Friday February 11th is the International Day of Women and Girls in Science. With combined goals of showcasing women and girls doing amazing things to promote, engage and foster female representation in science it is also a reminder of the progress that still needs to be made. The more individuals, families, organisations, Governments can do to encourage, mentor and celebrate women and girls in science the better our societies and lives will be.


Kelly Hannan (L) with her team heading out for field work. Kelly was awarded a Lizard Island Doctoral Fellowship in 2019 for her study into the effects of elevated carbon dioxide on the physiology of fishes. She was awarded her PhD in 2021 and now works in science in the United States. Photo: Jana Birkby.


At Lizard Island Research Station women scientists have been conducting world class coral reef research for many decades. Most years, women are leaders of about half of the research projects conducted at LIRS. In 2021, there were 55 leaders of research projects at LIRS of which 28 were women and 27 men. While that sounds about right, unfortunately there is a gender disparity in their academic level. Of the women project leaders in 2021, 57% are postgraduate students rather than postdoctoral researchers. For men, the proportion is 37%. It appears that women in coral reef science are still hitting barriers to advancement in their careers.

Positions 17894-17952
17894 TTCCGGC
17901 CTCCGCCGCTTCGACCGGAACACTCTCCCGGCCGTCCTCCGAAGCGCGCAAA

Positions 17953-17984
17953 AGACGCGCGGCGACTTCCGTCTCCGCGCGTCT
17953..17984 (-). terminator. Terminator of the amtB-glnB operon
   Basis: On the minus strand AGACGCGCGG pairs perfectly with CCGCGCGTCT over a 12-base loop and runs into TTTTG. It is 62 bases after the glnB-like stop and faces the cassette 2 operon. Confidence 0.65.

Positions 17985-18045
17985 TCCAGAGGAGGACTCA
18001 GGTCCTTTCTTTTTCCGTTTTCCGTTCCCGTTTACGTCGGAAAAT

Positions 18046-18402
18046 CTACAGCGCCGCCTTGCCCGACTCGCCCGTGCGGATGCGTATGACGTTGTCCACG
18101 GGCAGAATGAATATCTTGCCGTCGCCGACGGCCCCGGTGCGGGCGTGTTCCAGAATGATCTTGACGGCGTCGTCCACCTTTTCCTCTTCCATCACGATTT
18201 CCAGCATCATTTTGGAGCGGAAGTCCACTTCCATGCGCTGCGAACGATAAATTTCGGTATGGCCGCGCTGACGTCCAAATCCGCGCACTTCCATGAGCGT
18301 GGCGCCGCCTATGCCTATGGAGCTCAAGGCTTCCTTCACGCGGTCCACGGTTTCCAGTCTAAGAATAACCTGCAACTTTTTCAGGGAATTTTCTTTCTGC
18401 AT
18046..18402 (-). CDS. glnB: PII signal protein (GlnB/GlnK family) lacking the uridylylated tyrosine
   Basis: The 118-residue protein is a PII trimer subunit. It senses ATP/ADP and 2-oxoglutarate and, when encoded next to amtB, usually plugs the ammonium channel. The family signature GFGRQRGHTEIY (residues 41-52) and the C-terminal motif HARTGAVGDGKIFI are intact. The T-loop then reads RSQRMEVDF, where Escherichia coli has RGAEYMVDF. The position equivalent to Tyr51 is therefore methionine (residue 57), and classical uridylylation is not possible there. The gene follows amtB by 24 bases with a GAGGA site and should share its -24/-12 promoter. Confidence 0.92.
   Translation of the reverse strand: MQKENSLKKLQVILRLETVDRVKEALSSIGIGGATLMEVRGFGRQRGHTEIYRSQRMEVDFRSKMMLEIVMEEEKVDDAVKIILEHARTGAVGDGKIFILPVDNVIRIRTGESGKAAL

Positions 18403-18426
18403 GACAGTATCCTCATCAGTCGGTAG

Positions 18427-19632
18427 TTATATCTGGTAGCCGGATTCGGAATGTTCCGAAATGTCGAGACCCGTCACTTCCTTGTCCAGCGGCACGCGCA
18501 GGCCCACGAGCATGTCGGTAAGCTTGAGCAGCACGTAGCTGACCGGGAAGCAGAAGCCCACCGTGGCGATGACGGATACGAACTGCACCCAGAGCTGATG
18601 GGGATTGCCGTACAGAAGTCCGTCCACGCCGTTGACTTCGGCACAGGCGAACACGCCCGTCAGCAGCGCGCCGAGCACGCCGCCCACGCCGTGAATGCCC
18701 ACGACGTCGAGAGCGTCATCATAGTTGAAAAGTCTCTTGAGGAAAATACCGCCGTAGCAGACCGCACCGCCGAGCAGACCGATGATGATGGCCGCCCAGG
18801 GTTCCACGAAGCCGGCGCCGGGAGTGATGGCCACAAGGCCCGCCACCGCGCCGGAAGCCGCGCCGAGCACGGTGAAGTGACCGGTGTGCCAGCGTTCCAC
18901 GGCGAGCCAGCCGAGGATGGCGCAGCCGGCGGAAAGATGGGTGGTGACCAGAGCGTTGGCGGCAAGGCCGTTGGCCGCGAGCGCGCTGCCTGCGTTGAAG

PhD student Emma Weschke is studying the effects of boat noise on reef fishes both in the field and in controlled aquarium conditions. Photo: Lyle Vail.


Despite this, women at LIRS are leading teams to complete a range of projects ranging from microplastic ingestion by larval fish to marine pollution to solving the lifecycle puzzle of the crown of thorns and understanding changes in the abundance of algal turfs on coral reefs. The inclusive environment on the research station, fostered by Directors Dr Anne Hoggett and Dr Lyle Vail and staff as well as ongoing support from LIRRF and the Australian Museum means that women who have researched at LIRS are paving the way for themselves and other women. With each visit to LIRS, scientific discovery, publication, degree achieved, student mentored these women are building a community of women across the world.

Let’s celebrate their achievements and support women and girls who aspire to a life in science.


Professor Maria Dornelas (2nd left) and her PhD student Viviana Brambilla are investigating how coral communities work in a multidisciplinary, long-term research program. Maria and her colleague Joshua Madin (left) were awarded substantial funding for this important project by the LIRRF thanks to the Charles Warman Foundation. Photo: Lyle Vail.


By Greer Banyer | LIRRF Trustee